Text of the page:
2014-03-13 10:23:15 - Live streaming Chicago on St Patrick's Day 2014, with the South Side Irish Parade, Chicago River Dyeing times, viewing points, parade route and schedule, TV, radio and online stream coverage.
The St Patrick's Day events in Chicago take place over the weekend on the 15th and 16 March, with the day itself falling on the Monday this year. The main events are the South Side Irish parade and the famous Chicago River Dyeing.
For all the St Patrick's event details, including live streaming:
Event background and information:
The iconic dyeing of the Chicago river green is the key and unique part if the St Patrick's day celebrations in Chicago, with the US in general celebrating their significant Irish heritage with parties and events across the country to mark the event.
Chicago dyes its river green and has done so since 1962 when sewer workers used green dye to check for sewer discharges and
had the idea to turn the river green for Saint Patrick's Day. Originally 100 pounds of vegetable dye was used to turn the river green for a whole week but now only forty pounds of dye is used and the colour only lasts for several hours. The dyeing can be best viewed from the East side of the Michigan Avenue bridge, the West side of the Columbus Drive bridge or upper and lower Wacker Drive between Michigan Avenue and Columbus Drive.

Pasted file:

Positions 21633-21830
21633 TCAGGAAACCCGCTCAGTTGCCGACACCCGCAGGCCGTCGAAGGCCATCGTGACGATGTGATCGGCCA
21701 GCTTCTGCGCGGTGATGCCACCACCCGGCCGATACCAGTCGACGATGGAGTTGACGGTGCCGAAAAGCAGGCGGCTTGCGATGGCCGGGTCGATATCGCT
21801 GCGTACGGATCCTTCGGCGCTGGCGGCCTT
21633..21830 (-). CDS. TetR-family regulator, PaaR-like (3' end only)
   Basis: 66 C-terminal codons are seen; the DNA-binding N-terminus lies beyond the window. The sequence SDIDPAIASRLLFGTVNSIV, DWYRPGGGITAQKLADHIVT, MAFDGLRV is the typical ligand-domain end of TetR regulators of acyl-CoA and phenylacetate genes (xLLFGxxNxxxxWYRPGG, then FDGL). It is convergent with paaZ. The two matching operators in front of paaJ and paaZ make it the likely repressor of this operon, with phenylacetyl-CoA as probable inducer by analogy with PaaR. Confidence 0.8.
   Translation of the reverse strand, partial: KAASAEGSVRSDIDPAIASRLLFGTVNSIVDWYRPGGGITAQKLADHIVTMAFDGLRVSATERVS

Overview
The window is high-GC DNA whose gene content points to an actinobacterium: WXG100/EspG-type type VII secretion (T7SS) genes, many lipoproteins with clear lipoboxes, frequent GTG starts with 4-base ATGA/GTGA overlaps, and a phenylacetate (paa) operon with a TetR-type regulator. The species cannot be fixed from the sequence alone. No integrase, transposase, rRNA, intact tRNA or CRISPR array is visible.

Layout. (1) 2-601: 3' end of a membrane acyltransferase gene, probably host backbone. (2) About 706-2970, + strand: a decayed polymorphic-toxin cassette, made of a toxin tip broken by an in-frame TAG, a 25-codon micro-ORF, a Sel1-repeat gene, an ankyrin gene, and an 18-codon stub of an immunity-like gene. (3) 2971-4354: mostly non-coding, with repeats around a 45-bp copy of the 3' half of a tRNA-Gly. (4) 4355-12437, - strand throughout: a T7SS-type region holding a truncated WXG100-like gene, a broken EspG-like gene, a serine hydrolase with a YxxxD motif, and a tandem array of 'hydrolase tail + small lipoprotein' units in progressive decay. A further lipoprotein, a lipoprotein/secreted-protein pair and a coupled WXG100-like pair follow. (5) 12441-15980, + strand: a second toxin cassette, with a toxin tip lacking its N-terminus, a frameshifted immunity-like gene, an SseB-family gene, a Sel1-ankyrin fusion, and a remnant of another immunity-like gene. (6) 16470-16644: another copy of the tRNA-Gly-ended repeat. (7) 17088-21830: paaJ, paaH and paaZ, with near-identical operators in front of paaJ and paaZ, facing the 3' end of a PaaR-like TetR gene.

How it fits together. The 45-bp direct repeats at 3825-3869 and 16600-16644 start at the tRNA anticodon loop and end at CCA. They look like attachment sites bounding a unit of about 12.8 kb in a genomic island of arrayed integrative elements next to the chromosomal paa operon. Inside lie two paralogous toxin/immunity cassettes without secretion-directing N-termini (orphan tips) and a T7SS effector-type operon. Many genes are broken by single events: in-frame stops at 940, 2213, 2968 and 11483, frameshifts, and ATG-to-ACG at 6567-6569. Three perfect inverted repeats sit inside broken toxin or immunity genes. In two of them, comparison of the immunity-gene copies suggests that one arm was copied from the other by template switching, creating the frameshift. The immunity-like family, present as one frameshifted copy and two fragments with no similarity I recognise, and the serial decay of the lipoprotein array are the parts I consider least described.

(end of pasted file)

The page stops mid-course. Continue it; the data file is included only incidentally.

Following this, the St Patrick's Day parade starts at Balbo and Columbus. The parade units will proceed north on Columbus Drive and the viewing stand will be located in front of Buckingham Fountain.
Little is known of Patrick's early life, though it is known that he was born in Roman Britain in the 4th century, into a wealthy Romano-British family. His father and grandfather were deacons in the Church. At the age of sixteen, he was kidnapped by Irish raiders and taken captive to Ireland as a slave. It is believed he was held somewhere on the west coast of Ireland, possibly Mayo, but the exact location is unknown. According to his Confession, he was told by God in a dream to flee from captivity to the coast, where he would board a ship and return to Britain. Upon returning, he quickly joined the Church in Auxerre in Gaul and studied to be a priest.